Congress passed the Fair Labor Standards Act (FLSA) on June 25, 1938, the last major piece of New Deal legislation. The act outlawed child labor and guaranteed a minimum wage of 40 cents an hour and a maximum work week of 40 hours, benefiting more than 22 million workers. Although the law helped establish a precedent for the Federal regulation of work conditions, conservative forces in Congress effectively exempted many workers, such as waiters, cooks, janitors, farm workers, and domestics, from its coverage. In October 1949, President Harry S. Truman signed into law the Fair Labor Standards Amendments of 1949, raising the minimum wage to 75 cents hour and extending coverage, but still leaving many workers unprotected. In the following statement to the 1949 Senate subcommittee on FLSA amendments, members of the laundry workers' union detailed the working conditions of laundry workers, argued that fair wages would not bankrupt commercial laundries, and called upon Congress to extend protection to laundry workers. The questioner, Senator Claude Pepper (D-Florida), a key advocate for the 1938 legislation, chaired the 1949 hearings and pushed the amendments through Senate and conference committees.
The Bonus March was one of several grassroots movements of the unemployed during the Great Depression that galvanized thousands of men and women and helped focus attention on the role of the federal government in alleviating economic hardship. Twenty thousand World War I veterans marched to Washington to demand the immediate release of promised cash bonuses and set up camp until their demands were met. With President Herbert Hoover's authorization, federal troops, armed with tanks and cavalry, attacked the homeless veterans and burned their encampment. When images like this photograph, which shows the Bonus Marchers' shantytown burning down in sight of the Capitol on the afternoon of July 28, 1932, reached the public, Hoover's image was permanently tarnished.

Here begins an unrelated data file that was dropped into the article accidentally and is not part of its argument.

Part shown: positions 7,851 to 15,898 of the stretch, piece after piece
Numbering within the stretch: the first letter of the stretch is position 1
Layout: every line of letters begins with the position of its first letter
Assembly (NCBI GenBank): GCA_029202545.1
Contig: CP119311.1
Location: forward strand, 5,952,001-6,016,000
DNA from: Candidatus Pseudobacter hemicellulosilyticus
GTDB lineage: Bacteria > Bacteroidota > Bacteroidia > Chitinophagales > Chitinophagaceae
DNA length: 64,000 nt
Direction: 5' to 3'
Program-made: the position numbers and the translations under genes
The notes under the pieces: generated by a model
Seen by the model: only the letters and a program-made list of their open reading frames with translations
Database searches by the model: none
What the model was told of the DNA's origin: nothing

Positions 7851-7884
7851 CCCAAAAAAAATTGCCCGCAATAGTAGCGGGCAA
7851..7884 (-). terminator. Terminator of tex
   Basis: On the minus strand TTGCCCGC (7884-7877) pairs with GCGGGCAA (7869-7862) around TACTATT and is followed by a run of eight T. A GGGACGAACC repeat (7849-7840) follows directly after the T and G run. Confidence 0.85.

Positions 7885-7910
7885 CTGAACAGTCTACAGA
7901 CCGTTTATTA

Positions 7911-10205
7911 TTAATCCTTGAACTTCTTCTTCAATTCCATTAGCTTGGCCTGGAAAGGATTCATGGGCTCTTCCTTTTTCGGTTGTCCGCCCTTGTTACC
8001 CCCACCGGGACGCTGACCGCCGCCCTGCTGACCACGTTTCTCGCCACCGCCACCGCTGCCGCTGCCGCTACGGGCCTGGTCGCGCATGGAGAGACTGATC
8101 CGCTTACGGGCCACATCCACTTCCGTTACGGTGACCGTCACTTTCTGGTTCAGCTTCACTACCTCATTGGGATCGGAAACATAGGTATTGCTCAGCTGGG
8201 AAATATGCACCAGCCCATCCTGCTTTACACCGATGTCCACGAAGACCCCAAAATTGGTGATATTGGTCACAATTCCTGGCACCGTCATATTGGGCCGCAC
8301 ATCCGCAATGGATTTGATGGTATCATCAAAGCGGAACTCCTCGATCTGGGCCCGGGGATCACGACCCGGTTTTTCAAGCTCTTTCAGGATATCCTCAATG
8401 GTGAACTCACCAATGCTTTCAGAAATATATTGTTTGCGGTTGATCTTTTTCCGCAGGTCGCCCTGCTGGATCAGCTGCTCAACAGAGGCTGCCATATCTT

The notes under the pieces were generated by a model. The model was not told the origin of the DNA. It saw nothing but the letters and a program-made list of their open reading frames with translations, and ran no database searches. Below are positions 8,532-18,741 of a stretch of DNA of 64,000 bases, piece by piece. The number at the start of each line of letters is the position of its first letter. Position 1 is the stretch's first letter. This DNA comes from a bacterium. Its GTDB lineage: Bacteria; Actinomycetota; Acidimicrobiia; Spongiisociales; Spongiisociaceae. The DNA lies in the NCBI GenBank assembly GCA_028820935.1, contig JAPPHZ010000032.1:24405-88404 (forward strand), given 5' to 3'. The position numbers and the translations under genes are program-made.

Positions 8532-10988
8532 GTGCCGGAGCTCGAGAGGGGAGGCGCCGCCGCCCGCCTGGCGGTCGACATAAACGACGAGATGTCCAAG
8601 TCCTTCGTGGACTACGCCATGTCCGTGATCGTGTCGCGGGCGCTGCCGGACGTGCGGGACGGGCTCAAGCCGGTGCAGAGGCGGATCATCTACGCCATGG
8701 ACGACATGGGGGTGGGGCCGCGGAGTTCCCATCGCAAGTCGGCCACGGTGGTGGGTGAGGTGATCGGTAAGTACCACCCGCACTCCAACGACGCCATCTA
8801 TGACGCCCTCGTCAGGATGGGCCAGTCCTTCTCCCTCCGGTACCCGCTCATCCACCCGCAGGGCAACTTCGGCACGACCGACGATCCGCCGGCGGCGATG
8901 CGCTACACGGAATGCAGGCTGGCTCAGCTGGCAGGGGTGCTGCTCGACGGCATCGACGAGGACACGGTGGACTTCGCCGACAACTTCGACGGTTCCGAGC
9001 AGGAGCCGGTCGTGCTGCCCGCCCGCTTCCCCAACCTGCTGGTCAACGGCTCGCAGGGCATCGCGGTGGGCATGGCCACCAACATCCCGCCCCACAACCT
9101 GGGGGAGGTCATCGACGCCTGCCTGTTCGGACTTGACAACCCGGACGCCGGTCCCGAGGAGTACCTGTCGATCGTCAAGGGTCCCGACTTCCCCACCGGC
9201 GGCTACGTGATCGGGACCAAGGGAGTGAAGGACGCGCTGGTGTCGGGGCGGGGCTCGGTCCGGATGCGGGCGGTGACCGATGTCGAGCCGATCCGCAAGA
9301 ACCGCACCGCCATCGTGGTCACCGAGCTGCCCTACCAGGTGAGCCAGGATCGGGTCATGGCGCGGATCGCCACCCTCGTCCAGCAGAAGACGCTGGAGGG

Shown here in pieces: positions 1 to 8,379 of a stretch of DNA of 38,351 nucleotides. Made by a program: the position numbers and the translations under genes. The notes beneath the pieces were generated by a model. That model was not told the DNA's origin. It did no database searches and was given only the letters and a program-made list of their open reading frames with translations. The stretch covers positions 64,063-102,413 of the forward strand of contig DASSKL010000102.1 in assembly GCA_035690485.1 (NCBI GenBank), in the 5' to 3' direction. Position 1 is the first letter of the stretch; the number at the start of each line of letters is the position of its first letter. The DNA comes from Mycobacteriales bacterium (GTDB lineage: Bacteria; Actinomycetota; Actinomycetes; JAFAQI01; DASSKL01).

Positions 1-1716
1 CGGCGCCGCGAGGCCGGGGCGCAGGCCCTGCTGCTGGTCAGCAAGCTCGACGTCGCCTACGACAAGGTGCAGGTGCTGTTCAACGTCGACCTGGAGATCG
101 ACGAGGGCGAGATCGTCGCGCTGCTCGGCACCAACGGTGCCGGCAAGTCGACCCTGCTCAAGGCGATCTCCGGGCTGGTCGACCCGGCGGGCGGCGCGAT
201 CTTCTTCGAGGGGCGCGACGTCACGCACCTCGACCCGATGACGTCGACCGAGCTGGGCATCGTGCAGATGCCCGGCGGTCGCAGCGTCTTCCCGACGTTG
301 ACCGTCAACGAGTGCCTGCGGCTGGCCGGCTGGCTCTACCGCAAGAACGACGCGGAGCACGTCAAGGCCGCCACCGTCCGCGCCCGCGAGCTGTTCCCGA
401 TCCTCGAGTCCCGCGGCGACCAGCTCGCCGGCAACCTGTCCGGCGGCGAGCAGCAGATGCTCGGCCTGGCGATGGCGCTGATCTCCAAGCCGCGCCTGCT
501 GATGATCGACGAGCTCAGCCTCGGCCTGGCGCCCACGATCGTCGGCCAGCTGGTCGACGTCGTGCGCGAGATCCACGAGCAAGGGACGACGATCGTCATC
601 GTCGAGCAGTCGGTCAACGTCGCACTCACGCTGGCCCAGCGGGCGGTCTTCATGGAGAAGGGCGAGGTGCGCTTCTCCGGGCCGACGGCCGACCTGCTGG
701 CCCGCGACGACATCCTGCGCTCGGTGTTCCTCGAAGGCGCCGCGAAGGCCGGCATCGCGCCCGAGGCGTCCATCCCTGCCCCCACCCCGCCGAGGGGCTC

Few terms have been surrounded with as much myth and misunderstanding as "anarchism." Part of the difficulty is that there are many kinds of anarchists. The high point of American anarchism surely came in the 1880s in the movement led by Chicago "Social Revolutionaries," such as Lucy and Albert Parsons. Contrary to the stereotype, anarchists like the Parsons did not object to order itself but to the oppressive forms of order imposed by the capitalist state. Albert Parsons also frankly acknowledged the belief shared by other anarchists in his circle that social transformation would only come through revolution, "through bloodshed and violence." What is perhaps less clear from the statement is Parsons's simultaneous commitment to trade unionism as the primary agency of social change. In this 1887 essay, "What Is Anarchism?" social revolutionary Parsons explained how his strain of anarchist socialism derived its name and purpose from the Greek words for "no" and "government."